Ever wonder why some people wake up full of energy, but you have to drag yourself out of bed in the morning? Do you wish you could get yourself going without relying on caffeine and sugar to fuel your day? Where does morning energy come from?
One of the most effective ways to help your body get going in the morning is to optimize the Sleep-Wake rhythm of the adrenal glands.
The first thing to know is that a rising level of cortisol is the main hormonal signal telling your body to wake up. In the early hours of the morning, cortisol steadily rises until it brings you to waking. Levels continue to rise to a peak about 30min after you get up, and then gradually decline through the mid-day and afternoon. So the cortisol curve goes up sharply upon rising, flattens over the day, and then drops at night as you wind down and prepare for sleep.
At least that’s what is *supposed* to happen!
If you have a hard time getting up and going in the morning, chances are your cortisol isn’t rising as much as it should.
Low morning cortisol is usually a result of chronic stress. The adrenal system initially responds to stress by producing MORE cortisol. But over time the system down regulates, produces LESS cortisol, and leaves you feeling sluggish and burned out.
I know it’s easier said than done, but when this happens you need to try to reduce your stress and give your body the nourishment and support it needs.
When you are really busy, it may seem impossible to reduce your stress. However, it is critical to do so in order to stay healthy enough to continue doing all the important things that you do.
The “WAKE” part of the Sleep-Wake Rhythm
One of the best ways to get back your get up and go, is to… well… get up and go. As much as you can, stick to the same wake up time every day, within 30min +/-. And when you wake, get moving right away.
Ideally get outside for a walk to wake your body up with movement and fresh air. Plus, the sunshine provides bright light which shuts off your melatonin from the night before, and tells your endocrine system that it is morning time. If the weather makes that difficult, dance to a favorite soundtrack or do a little workout routine indoors. When time is tight, try just doing a big stretch and then rub your skin and shake out your arms and legs for a minute to help wake your body up.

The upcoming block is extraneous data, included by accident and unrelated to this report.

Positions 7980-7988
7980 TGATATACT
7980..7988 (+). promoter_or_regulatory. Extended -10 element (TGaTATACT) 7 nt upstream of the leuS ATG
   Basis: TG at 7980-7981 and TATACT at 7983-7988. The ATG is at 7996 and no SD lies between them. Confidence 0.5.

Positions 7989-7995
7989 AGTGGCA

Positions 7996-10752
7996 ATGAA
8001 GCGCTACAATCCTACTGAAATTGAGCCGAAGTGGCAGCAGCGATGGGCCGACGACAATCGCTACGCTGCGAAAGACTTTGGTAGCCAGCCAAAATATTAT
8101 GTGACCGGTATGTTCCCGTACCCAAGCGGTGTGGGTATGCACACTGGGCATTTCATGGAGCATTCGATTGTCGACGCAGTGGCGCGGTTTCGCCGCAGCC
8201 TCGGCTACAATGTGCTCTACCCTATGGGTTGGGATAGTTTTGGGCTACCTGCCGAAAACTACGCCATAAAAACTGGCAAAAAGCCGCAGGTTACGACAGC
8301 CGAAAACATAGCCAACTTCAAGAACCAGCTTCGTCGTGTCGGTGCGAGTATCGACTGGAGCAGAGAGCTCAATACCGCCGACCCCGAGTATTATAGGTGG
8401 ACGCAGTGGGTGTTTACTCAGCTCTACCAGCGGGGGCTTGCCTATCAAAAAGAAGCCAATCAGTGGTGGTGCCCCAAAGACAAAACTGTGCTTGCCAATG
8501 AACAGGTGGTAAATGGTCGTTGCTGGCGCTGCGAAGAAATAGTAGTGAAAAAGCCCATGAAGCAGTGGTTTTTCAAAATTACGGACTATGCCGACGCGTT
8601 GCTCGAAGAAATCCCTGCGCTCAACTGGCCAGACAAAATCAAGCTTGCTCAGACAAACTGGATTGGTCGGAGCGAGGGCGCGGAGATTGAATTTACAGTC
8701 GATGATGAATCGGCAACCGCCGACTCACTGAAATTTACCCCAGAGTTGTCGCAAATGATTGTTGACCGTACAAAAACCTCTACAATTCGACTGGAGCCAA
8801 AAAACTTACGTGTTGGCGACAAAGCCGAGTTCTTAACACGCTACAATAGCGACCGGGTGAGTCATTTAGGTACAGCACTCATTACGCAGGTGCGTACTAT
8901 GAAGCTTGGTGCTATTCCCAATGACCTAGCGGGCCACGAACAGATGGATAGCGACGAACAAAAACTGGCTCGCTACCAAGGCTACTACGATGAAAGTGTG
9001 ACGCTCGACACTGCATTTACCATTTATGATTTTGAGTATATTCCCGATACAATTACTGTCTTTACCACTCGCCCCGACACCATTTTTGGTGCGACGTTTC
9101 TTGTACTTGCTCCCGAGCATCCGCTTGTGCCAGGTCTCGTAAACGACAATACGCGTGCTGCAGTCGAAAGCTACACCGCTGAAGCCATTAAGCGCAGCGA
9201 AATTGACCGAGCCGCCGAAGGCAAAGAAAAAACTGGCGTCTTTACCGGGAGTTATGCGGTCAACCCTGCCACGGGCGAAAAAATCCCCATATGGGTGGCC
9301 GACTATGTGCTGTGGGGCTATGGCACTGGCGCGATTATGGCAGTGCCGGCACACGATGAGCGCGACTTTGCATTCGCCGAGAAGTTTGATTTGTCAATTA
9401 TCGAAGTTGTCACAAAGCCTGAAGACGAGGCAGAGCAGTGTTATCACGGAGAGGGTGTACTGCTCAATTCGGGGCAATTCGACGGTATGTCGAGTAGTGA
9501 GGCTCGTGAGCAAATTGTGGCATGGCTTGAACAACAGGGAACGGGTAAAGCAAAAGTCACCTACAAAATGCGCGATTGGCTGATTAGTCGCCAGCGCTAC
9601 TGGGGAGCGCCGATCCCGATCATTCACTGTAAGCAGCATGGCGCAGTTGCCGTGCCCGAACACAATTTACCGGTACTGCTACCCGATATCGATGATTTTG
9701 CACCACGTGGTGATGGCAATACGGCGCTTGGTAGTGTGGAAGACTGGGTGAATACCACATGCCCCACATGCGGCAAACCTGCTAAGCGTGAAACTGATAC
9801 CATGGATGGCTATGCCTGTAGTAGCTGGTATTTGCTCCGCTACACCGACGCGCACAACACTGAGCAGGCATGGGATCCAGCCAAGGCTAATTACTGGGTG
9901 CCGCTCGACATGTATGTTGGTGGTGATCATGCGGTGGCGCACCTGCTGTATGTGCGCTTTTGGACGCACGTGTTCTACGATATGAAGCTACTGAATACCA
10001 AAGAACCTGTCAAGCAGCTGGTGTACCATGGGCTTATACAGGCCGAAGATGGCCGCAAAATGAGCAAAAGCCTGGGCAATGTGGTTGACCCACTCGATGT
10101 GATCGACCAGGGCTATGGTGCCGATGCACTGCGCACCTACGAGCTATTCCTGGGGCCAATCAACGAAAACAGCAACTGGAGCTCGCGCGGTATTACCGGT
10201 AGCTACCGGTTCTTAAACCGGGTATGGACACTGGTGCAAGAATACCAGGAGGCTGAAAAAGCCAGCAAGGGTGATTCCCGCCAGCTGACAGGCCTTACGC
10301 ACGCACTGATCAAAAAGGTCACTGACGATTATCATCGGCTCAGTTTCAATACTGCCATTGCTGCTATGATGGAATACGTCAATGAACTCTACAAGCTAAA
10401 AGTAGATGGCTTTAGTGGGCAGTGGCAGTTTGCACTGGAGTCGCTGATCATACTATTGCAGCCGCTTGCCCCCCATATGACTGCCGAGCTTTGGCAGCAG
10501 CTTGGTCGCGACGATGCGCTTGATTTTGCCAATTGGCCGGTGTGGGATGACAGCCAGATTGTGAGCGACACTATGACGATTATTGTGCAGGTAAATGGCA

After a couple weeks of waking at a consistent time, your adrenals will start to learn this rhythm and will naturally produce more cortisol for you at that same time every morning. Then waking up actually becomes easier and easier over time.
You might not ever be as chipper as a natural morning person (I know I’m not!), but you’ll find that your body is ready and able to wake up and face the day!
The “SLEEP” part of the Sleep-Wake Rhythm
In order to set yourself up for successfully waking at the same time every morning, you want to try to get to bed early enough to allow the 8 (or more!) hours of sleep that your body needs.
So calculate backwards from your chosen wake up time, to decide on your chosen bed time (I suggest 9hrs earlier to allow for a bit of the tossing and turning that naturally happens). So if you are waking at 7am, that means you want to be in bed falling asleep by 10pm.
Many of us who have a hard time waking in the morning find that we get this amazing burst of energy at the end of the day and we end up staying up too late trying to get things done. Sound familiar? Or you may just lie awake at night unable to shut your mind off and relax your body enough to be able to fall asleep on time.
Remember the cortisol curve I described earlier? It peaks in the late morning and then tapers off and is supposed to go DOWN at night time. If the rhythm is off, one of the best ways to help it reset is to practice a relaxation routine before bed (and before the second wind kicks in!).
Just like helping a child wind down with a bath or story time, your body needs to be reminded that it’s time to let go of the day and prepare for rest.
So pick a practice that appeals to you (or rotate between a few if you like variety): foam rolling, deep breathing, guided meditation (Calm or Insight Timer are great apps), gentle stretching, yin yoga (legs up the wall is a great pose). Some people like reading a book but if you can also plan on 5-10min after reading, it’s ideal to just let your mind rest with no input. If you are having a hard time doing this “perfectly” know that you can shift your nervous system into a more restful start with even just… one… slow… deep… breath.
Of course there are many factors that determine how easily you fall asleep and how well you sleep through the night, and we can’t cover all of that in this article. If you are having ongoing sleep issues, you should talk to your primary care doctor about any other important issues that may need to be addressed, such as sleep apnea which can be dangerous if not treated.
In most cases though, some combination of keeping a consistent schedule, adjusting your nutrition through the day, balancing your hormones (eg progesterone can be a KEY factor during perimenopause!), managing your stress, supplementing when necessary, and practicing a relaxation routine before bed will do the trick!
Could you use more help to address your sleep concerns? We warmly invite you to schedule a complimentary “Vitality Discovery Call” so we can get to know you and help you figure out your best next steps from here.